5
``````

The trick is filtering out the odd numbers to make l_odd. Note that sorting requires about N*log(N) operations, where as max() takes only N operations. Also note I used reverse=True. I could have just sorted in normal order and taken l_odd[-1] as you suggested.

The best way to solve this problem: I suggest you iterate through l_odd in a for loop and keep track of the maximum. (so don't bother sorting).

Try something like this:

``````>>> _max=-99999999
>>> l_odd=[i for i in l if i%2==1]
>>> l_odd
[3, 1, 5]
>>> for i in l_odd:
...     #check if i is bigger than the current _max. If it is, set _max=i
``````
-
fails for `[2, 4, 6]`. –  wim Feb 7 '12 at 23:33
@wim thanks, I've posted another solution which works. –  robert king Feb 8 '12 at 0:02

Using `List Comprehension`, you can do something fancy like this (as per the documentation)

``````maxodd = sorted([i for i in range(100) if i % 2 != 0])[-1]
print maxodd
``````

Working with a pre-populated list called `mylist`, it would look like this:

``````maxodd = sorted([i for i in mylist if i % 2 != 0])[-1]
print maxodd
``````

What we're doing here is grabbing only odd values out of the list (`if i % 2 != 0`), sorting the list (`sorted(list)`), and then grabbing the last item in the list `list[-1]`.

-

The easiest approach is to separate the problem into subproblems. You can safely ignore every even number, so you have to be able to identify even numbers, you have to ignore numbers that satisfy the condition of being even and on the result - a list of odd numbers - you just have to find the highest number.

So, find or implement...

1. ...a function that checks whether a number is even or not.
2. ...a function that filters a list on a condition.
3. ...a function that finds the highest value in a list.

Once you've done that you just have to combine the three functions.

-

Just because another alternative can never hurt, here's a solution that doesn't require sorting the full list:

``````>>> import heapq
>>> mylist = [-10, -11, 4, 3, 7, 2, 8, 3]
>>> heapq.nlargest(1, (x for x in mylist if x%2))
[7]
``````

This solution will return an empty list if there are no odd numbers.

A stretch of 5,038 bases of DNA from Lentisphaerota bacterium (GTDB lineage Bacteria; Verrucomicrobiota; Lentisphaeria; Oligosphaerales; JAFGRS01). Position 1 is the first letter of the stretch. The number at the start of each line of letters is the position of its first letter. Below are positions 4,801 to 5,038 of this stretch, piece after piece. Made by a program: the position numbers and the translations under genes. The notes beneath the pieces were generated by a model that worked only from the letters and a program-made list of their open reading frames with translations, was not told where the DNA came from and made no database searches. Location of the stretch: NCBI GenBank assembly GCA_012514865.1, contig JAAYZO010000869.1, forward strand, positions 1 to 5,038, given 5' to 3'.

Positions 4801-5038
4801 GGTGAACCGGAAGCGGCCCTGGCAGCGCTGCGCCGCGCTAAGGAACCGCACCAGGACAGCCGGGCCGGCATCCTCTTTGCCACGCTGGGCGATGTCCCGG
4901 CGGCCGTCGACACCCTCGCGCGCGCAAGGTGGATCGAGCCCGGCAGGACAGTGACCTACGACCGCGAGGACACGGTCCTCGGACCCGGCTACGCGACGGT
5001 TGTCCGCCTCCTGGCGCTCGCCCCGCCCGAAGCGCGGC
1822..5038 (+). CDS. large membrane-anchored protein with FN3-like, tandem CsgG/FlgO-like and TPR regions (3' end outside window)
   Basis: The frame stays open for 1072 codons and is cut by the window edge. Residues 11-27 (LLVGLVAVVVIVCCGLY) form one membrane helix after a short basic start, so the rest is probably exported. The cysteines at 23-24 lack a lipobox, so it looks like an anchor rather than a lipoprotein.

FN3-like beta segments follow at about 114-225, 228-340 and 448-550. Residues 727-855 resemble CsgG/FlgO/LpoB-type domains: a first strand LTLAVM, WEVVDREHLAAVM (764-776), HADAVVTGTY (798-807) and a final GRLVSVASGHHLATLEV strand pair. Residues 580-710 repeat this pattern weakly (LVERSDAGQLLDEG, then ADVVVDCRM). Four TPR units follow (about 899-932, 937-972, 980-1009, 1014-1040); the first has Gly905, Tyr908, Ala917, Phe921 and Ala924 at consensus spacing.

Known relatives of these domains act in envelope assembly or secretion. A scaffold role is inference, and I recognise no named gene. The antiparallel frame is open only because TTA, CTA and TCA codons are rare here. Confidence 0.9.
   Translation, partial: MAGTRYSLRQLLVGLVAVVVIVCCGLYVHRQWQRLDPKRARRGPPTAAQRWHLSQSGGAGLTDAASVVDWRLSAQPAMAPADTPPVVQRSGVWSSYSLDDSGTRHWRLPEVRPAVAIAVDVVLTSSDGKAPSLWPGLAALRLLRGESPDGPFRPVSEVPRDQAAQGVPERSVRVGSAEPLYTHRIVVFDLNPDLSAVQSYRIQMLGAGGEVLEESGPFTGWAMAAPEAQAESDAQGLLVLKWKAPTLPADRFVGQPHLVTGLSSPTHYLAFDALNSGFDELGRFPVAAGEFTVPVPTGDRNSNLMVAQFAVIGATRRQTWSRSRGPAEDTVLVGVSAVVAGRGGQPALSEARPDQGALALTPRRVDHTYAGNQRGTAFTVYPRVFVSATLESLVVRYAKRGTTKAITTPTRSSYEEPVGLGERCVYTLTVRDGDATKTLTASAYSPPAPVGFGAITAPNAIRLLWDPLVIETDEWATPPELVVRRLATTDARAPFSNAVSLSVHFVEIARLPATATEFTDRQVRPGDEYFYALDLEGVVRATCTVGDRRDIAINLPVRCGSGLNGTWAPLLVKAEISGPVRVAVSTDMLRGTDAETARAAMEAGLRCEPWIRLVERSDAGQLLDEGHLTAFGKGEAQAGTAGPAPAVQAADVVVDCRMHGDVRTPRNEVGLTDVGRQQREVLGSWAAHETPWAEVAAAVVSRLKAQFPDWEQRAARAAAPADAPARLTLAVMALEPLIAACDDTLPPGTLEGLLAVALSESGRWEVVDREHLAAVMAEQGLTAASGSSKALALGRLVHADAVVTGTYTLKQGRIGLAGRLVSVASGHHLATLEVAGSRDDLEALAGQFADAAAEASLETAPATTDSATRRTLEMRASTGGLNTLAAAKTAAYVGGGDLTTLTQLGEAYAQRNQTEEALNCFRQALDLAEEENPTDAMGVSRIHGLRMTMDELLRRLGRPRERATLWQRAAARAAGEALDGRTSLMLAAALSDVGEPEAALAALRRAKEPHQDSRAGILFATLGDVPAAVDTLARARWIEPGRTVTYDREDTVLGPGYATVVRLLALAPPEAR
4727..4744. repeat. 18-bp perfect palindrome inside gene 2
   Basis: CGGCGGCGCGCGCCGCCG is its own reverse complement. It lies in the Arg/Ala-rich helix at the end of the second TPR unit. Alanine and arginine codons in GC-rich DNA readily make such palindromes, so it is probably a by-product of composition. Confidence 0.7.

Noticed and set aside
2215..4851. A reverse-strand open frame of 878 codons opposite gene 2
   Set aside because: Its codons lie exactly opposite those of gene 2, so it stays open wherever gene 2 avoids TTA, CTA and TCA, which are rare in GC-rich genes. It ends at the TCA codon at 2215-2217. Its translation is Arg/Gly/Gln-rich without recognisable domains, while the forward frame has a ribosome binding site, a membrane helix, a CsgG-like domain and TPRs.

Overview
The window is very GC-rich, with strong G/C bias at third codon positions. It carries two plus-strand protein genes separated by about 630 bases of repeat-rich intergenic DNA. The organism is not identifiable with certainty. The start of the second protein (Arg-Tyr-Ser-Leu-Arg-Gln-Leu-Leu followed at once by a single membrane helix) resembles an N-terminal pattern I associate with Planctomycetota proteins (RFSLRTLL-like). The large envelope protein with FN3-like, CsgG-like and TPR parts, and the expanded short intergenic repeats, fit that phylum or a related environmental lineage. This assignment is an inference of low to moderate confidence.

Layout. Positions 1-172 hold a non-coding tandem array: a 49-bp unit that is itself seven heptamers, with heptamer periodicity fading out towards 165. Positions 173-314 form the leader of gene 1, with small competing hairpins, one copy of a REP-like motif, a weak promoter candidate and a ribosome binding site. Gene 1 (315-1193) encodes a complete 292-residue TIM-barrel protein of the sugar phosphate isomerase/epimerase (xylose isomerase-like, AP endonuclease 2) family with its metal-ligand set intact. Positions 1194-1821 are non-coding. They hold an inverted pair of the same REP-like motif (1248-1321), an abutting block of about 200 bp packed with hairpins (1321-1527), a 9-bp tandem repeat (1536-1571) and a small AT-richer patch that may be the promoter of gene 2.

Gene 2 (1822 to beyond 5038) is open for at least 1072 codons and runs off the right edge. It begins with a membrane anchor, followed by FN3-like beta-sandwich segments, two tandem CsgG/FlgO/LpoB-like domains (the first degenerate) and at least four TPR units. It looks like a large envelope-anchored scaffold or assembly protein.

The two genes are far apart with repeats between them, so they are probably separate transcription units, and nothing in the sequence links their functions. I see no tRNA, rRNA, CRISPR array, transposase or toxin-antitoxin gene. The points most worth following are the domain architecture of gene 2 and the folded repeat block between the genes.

Comparing the timings of the heap based solution versus a sort based solution (such as the `highest_odd` function in another answer):

``````>>> import timeit, random
>>> mylist = [random.randint(-10000, 10000) for x in xrange(10000)]
>>> s = 'heapq.nlargest(1, (x for x in mylist if x % 2))'
>>> timeit.timeit(s, 'import heapq\nfrom __main__ import mylist', number = 1000)
5.355861186981201
>>>
>>> s = 'highest_odd(mylist)'
>>> timeit.timeit(s, 'from __main__ import mylist, highest_odd', number = 1000)
11.078870058059692
``````

One can see that avoiding sorting the list saves considerable time.

Of course, in a real world situation one would use the `max(...)` function:

``````>>> timeit.timeit(s, 'from __main__ import mylist', number = 1000)
4.979420900344849
``````

For completeness, here's the actual algorithm the `nlargest(...)` function is using, cut down to its bare essentials:

``````>>> def heap_largest(iterable):
...     it = iter(iterable)
...     result = [it.next()]
...     for e in it:
...         heapq.heappushpop(result, e)
...     return result
``````
-

I had a very similar more basic assignment like yours. I'm taking a python course. But to just add some simplicity to this question. I'll include my very basic solution that is outside of a function that checks 3 vars and reports the largest odd number. This is a problem in the book Computational programming using python, pg 16.

``````x = 120
y = 77
z = 157

if x%2==1 and x > y and x > z:
print 'x is greatest odd value'
elif y%2==1 and y > x and y > z:
print 'y is greatest odd value'
elif z%2==1 and z > x and z > y:
print 'z is greatest odd value'
else:
print 'None of these values are odd'
``````
-

@dotcomken: in this particular example, you are comparing x, y and z even if some of these variables are even numbers. Therefore, if you assign these values for example: x = 68 y = 5 z = 25 - the program will produce incorrect output (x is your highest number, but it's even, so none of the conditions are met) I solved this same problem by including a second variable for the odd numbers (see below).

``````x=4
y=17
z=25
x1=0
y1=0
z1=0
if x%2!=0:
x1=x
if y%2!=0:
y1=y
if z%2!=0:
z1=z
elif x%2==0 and y%2==0 and z%2==0:
print 'all numbers are even'
if x1>y1 and x1>z1:
print x1
if y1>x1 and y1>z1:
print y1
if z1>x1 and z1>y1:
print z1
``````
-